Published: Jan 1959
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Glass in the form of a window, a mirror, or a container has been known and used for centuries. Defined as “a hard, brittle, transparent material,” it was long regarded as mechanically unreliable. Slowly through the course of the past fifty years a new concept has evolved—a concept of glass as a new class of engineering materials with an amazing range of physical properties. Engineering materials in the plural sense is used advisedly for there are literally thousands of possible glass compositions, of which some five hundred are being regularly melted and worked into thousands of commercial product types. All this has come about through the application of research principles to this hard, transparent, brittle substance. It is our purpose to review one area of recent development in the field of glass as an illustration of modern research application. This area deals with methods and results of nucleation and crystal growth, with the creation of so-called photosensitive glasses and Pyroceram glass-ceramics.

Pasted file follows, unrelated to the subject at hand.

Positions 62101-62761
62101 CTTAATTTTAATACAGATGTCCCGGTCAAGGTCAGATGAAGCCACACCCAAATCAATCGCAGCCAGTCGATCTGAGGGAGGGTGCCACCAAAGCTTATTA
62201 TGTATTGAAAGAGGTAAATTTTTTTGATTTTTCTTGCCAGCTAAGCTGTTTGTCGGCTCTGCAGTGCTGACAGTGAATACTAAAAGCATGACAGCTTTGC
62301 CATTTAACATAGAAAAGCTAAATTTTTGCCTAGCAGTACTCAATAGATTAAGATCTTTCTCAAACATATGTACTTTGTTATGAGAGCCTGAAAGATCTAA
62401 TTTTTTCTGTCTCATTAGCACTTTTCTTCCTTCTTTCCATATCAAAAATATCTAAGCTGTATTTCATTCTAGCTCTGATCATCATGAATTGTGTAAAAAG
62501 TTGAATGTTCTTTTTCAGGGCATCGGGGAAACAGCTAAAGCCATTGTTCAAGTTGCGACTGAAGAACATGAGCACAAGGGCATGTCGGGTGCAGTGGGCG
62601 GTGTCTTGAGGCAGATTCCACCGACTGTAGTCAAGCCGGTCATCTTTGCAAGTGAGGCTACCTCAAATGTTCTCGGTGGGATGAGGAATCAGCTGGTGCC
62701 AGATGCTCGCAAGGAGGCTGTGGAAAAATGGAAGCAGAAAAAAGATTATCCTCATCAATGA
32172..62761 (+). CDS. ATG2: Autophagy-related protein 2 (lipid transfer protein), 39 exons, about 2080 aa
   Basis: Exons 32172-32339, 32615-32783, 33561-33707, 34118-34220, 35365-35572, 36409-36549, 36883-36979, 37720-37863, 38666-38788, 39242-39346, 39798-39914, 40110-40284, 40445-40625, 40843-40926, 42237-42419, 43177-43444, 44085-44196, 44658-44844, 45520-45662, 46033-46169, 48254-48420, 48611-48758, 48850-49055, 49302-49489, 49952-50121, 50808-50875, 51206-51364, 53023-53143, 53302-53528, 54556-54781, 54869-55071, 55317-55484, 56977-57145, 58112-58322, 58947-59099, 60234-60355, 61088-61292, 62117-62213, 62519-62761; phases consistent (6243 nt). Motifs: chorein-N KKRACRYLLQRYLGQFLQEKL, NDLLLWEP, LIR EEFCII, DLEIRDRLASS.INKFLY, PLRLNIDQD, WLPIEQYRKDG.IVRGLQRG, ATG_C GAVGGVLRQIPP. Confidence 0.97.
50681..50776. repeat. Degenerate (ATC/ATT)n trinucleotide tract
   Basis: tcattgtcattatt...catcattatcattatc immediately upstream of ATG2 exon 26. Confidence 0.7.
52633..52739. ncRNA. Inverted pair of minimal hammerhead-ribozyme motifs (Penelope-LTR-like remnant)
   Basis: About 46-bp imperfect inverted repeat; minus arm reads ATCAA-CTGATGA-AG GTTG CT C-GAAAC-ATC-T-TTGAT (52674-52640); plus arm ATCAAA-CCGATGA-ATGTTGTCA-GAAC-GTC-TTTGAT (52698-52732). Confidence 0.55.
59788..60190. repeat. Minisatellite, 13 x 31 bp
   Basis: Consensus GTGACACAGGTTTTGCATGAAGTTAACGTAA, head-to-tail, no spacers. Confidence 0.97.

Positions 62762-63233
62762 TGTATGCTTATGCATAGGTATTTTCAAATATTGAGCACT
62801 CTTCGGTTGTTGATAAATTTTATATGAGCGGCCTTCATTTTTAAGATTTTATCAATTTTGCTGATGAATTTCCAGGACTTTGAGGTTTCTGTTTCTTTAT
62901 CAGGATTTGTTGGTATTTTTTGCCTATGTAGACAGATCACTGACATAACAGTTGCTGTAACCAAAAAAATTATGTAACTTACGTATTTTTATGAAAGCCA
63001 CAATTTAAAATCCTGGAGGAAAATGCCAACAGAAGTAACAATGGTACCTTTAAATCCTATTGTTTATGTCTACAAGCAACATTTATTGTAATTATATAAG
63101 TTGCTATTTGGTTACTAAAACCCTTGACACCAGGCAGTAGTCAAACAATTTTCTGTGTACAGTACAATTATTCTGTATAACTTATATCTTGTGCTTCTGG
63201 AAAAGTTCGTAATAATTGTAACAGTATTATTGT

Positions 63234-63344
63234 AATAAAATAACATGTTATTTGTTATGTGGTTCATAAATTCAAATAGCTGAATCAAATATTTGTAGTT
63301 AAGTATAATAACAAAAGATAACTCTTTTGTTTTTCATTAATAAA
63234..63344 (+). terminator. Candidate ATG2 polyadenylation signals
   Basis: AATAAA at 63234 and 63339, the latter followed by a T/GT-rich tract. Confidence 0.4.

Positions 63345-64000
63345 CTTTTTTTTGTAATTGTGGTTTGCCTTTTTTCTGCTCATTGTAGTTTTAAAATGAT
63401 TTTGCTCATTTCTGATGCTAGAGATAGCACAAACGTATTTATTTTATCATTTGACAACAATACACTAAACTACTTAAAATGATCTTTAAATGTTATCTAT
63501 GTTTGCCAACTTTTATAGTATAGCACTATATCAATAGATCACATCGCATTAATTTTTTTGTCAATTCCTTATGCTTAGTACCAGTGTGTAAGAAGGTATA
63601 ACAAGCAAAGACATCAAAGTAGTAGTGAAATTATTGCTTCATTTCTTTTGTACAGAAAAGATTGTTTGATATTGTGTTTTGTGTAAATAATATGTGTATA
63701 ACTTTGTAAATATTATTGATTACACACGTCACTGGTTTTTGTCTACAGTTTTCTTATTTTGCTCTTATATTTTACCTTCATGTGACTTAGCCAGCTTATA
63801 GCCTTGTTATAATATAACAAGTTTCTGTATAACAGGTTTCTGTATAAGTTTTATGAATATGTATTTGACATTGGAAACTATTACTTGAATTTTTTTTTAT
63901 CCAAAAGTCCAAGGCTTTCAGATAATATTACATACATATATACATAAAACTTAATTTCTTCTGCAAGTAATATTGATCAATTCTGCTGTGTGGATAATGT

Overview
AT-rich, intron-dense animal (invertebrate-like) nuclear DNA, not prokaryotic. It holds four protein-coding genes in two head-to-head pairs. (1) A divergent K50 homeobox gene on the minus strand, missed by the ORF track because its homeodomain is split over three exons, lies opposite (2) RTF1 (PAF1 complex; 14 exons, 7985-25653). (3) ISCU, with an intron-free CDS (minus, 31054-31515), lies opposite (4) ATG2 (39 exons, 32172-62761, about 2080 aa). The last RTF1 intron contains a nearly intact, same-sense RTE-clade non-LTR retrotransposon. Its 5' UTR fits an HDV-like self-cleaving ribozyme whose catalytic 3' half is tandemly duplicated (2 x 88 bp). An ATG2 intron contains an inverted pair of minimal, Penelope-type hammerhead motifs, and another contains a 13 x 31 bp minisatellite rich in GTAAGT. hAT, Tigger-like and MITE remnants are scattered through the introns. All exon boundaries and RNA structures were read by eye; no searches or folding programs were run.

Manager, Corning Glass Works, Corning, N. Y.